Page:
Welcome to a novice’s mind after spending an inordinate amount of time researching on IRAs and investment options. Be warned about the occasional assumptions and generalizations.
So what are some of the investment options available to younger demographic having a steady stream of income, an employer-sponsored retirement plan and some cash to spare each pay cycle?
Broadly, they can be classified as either pre-tax (tax-deferred) options or after-tax options. Some of the popular options available under each class are
- Traditional (Pre-tax) 401k
- Traditional IRA
- Traditional (After-tax) 401k
- Roth 401k
- Roth IRA
- Brokerage account-based individual investment options such as stocks, bonds, funds etc.
Traditional (Regular) 401k – Pre-tax and After-tax
These are available through an employer sponsored plan. The plans typically offer a pre-tax 401k but they may also offer an after-tax version as well. The employee usually signs up (or automatically signed up at a certain level of contribution by some employers) when hired. Usually the employer matches the amount contributed by the employee at a certain rate (dollar-to-dollar, 50 cents on the dollar etc.). As the name suggests, contributions to pre-tax account are made from pre-tax dollars and after-tax from after-tax dollars. There are limits on the amount that can be contributed to these accounts. Together (pre and after-tax), the contribution could not exceed $17,500 in 2014. The limits are set by IRS and could change every year. Key point to note here is that the limit – $17,500 – does not include the amount contributed (matched) by the employer. But, there is a limit to the total amount contributed by both employer and employee – $52,000 – for 2014. I would like to know a company that contributed that generous $34,500 for the employee!
When time comes for withdrawals (distribution) from these accounts, taxes are to be paid on the the money withdrawn from the pre-tax account at the prevailing income tax rate at the time of withdrawal. In contrast, only the earnings (capital gains) are taxed at the applicable capital gains tax rate at the time of withdrawal from an after-tax account. However, both these accounts are subjected to mandatory withdrawals (probably at a certain percentage) beginning at the age of 70.5. Optionally, withdrawals may start at age of 59.5. If the withdrawals happen earlier than age 59.5, then they have to be one of the ‘qualified’ events – such as first time home purchase, etc. – if not, then the withdrawal will be hit with a 10% penalty on top of any applicable taxes. In contrast, if the withdrawals do not start at age 70.5, then there may be a late withdrawal penalty of up to 50%.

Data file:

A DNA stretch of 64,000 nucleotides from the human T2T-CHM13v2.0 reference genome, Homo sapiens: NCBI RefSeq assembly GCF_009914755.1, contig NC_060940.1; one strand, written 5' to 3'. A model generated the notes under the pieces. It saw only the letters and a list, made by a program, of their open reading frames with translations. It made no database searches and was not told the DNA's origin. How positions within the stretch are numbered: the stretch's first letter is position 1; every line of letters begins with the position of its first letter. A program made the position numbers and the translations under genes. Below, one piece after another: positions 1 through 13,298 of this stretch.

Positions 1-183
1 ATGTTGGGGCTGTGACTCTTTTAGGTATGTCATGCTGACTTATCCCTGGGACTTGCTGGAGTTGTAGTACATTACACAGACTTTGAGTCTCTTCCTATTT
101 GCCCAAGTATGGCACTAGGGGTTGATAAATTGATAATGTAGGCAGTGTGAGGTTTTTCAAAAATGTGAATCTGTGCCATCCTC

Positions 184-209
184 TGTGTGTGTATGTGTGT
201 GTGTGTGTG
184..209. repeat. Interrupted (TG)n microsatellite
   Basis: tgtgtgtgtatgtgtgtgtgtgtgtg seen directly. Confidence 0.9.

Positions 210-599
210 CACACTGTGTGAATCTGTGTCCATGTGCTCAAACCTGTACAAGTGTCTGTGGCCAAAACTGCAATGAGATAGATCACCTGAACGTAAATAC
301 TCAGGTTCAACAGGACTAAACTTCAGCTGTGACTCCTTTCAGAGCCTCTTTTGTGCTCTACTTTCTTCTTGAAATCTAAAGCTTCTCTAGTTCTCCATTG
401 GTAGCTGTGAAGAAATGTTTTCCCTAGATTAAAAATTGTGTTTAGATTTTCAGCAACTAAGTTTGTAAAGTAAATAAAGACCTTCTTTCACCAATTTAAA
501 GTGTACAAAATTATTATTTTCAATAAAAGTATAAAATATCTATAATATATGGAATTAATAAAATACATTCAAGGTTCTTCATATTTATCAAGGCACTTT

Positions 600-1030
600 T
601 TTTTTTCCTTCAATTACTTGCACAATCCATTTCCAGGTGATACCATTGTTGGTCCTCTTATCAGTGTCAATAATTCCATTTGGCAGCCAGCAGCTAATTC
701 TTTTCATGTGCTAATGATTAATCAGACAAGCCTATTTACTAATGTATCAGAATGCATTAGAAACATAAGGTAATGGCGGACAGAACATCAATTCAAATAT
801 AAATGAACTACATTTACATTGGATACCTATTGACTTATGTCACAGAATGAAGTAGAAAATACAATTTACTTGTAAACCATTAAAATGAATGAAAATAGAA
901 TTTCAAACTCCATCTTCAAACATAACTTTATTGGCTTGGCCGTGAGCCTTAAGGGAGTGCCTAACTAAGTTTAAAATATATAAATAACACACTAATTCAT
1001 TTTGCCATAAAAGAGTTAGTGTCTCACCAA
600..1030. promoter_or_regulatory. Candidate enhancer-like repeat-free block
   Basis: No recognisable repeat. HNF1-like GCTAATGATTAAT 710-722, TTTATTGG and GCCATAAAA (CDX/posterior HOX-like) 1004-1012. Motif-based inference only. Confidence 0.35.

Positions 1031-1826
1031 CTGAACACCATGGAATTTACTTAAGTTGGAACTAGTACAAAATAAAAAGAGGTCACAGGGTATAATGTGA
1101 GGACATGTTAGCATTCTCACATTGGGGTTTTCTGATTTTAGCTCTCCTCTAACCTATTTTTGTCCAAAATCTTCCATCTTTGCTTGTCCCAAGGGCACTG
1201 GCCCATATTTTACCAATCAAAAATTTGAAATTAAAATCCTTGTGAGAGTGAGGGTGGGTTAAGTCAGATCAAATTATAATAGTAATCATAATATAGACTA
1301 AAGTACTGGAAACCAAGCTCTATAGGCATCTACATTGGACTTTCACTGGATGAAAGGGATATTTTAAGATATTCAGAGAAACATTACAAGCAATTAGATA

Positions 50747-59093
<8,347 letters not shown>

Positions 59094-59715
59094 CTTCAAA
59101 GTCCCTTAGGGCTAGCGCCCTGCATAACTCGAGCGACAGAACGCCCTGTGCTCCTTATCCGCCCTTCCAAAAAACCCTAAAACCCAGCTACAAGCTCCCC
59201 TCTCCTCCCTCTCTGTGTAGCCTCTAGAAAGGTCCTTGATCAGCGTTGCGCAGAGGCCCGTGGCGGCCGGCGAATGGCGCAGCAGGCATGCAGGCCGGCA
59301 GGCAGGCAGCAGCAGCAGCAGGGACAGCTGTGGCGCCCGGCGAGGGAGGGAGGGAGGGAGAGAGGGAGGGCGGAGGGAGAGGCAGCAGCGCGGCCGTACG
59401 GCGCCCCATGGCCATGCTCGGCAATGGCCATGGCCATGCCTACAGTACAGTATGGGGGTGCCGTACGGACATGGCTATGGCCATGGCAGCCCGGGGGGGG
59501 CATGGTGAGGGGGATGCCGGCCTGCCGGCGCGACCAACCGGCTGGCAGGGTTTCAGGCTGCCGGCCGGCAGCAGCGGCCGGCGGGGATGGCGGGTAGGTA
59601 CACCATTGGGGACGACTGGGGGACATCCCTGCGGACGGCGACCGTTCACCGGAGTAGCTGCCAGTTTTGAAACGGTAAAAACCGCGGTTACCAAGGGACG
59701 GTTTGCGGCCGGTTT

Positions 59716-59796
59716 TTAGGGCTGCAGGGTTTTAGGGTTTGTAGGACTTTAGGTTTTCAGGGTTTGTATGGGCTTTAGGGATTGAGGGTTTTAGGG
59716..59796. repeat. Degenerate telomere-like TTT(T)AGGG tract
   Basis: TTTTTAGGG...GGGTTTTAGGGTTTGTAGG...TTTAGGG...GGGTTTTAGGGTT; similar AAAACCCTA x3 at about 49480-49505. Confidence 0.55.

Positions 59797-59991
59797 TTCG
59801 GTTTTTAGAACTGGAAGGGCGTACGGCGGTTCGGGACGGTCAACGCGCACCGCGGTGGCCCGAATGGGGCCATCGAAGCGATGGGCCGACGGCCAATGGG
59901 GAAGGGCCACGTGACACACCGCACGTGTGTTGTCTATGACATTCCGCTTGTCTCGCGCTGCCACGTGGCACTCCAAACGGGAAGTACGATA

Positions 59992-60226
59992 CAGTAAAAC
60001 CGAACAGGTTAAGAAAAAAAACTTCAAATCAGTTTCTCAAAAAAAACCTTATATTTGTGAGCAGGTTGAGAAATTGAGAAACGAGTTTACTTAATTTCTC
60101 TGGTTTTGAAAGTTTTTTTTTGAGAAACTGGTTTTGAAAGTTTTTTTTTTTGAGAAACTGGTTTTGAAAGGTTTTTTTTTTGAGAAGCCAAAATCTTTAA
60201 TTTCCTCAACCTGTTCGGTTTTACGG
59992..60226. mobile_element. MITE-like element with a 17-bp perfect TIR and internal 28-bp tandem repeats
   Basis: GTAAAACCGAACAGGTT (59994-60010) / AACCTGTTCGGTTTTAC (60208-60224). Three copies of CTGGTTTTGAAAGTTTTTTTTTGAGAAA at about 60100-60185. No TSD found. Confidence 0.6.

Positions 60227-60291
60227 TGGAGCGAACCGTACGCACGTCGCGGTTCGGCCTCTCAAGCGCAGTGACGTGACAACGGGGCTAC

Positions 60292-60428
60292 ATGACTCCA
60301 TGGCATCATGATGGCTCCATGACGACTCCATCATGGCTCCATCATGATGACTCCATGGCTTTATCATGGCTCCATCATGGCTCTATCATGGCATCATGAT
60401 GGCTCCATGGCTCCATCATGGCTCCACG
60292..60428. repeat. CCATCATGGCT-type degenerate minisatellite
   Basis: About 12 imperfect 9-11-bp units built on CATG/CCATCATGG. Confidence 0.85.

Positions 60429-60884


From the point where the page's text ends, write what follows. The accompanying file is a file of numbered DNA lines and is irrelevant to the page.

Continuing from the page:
It is also important to note that the traditional 401k plans are subject to the Highly Compensated Employee (HCE) rules set by the IRS to ensure equitable retirement account contribution opportunities to all employees in a company. In 2014, an employee that earned $115,000 per annum was considered a “highly compensated employee” and may not be eligible for full contributions to their 401k account under certain conditions. But it should be noted that making a $115,000 per year itself doesn’t necessarily disqualify an individual from contributing to their 401k. In combination with several other rules, the IRS determines whether the employer satisfies (or passes) the HCE test and hence making the contributions of the employees eligible.
Roth 401k is a similar (employer-sponsored) plan as the 401k plans discussed above. The contributions are made using after-tax dollars. The contributions count towards the annual limit applicable to the pre-tax and after-tax 401k accounts. So in all, employee and employer contributions to pre-tax, after-tax and Roth 401k accounts, cannot exceed $51,000 in 2013.
An important difference here is that, there are no income limits applicable to the contributions. Any employee can contribute to this plan as long as it is offered by the employer. Another key difference is that the ‘qualified’ (if the Roth 401k account is at least 5 years old) withdrawals from this account are completely tax-free – for both contributions and earnings.
Traditional IRAs are opened and maintained by individual investors, outside of an employer sponsored program. Traditional IRAs have a contribution limit of $5,500 for the year 2013. As with 401k plans, the contribution limit may change every year. The contributions made to traditional IRAs are fully tax-deductible, if the income stays within $95,000 for joint filers and $59,000 for single filers. If the income is within $115,000 for joint filers, then a portion of the contributions are tax-deductible ($69,000 for single filers). Beyond $115,000 ($69,000 for single filers), contributions are not tax-deductible. The limits are much higher for joint filers where only one spouse is offered an employee-sponsored retirement plan.
Withdrawals from this account must start beginning at the age of 70.5 (optionally may start at age 59.5, without penalties). Withdrawals will be taxed as regular income at the applicable tax rates at the time of withdrawal.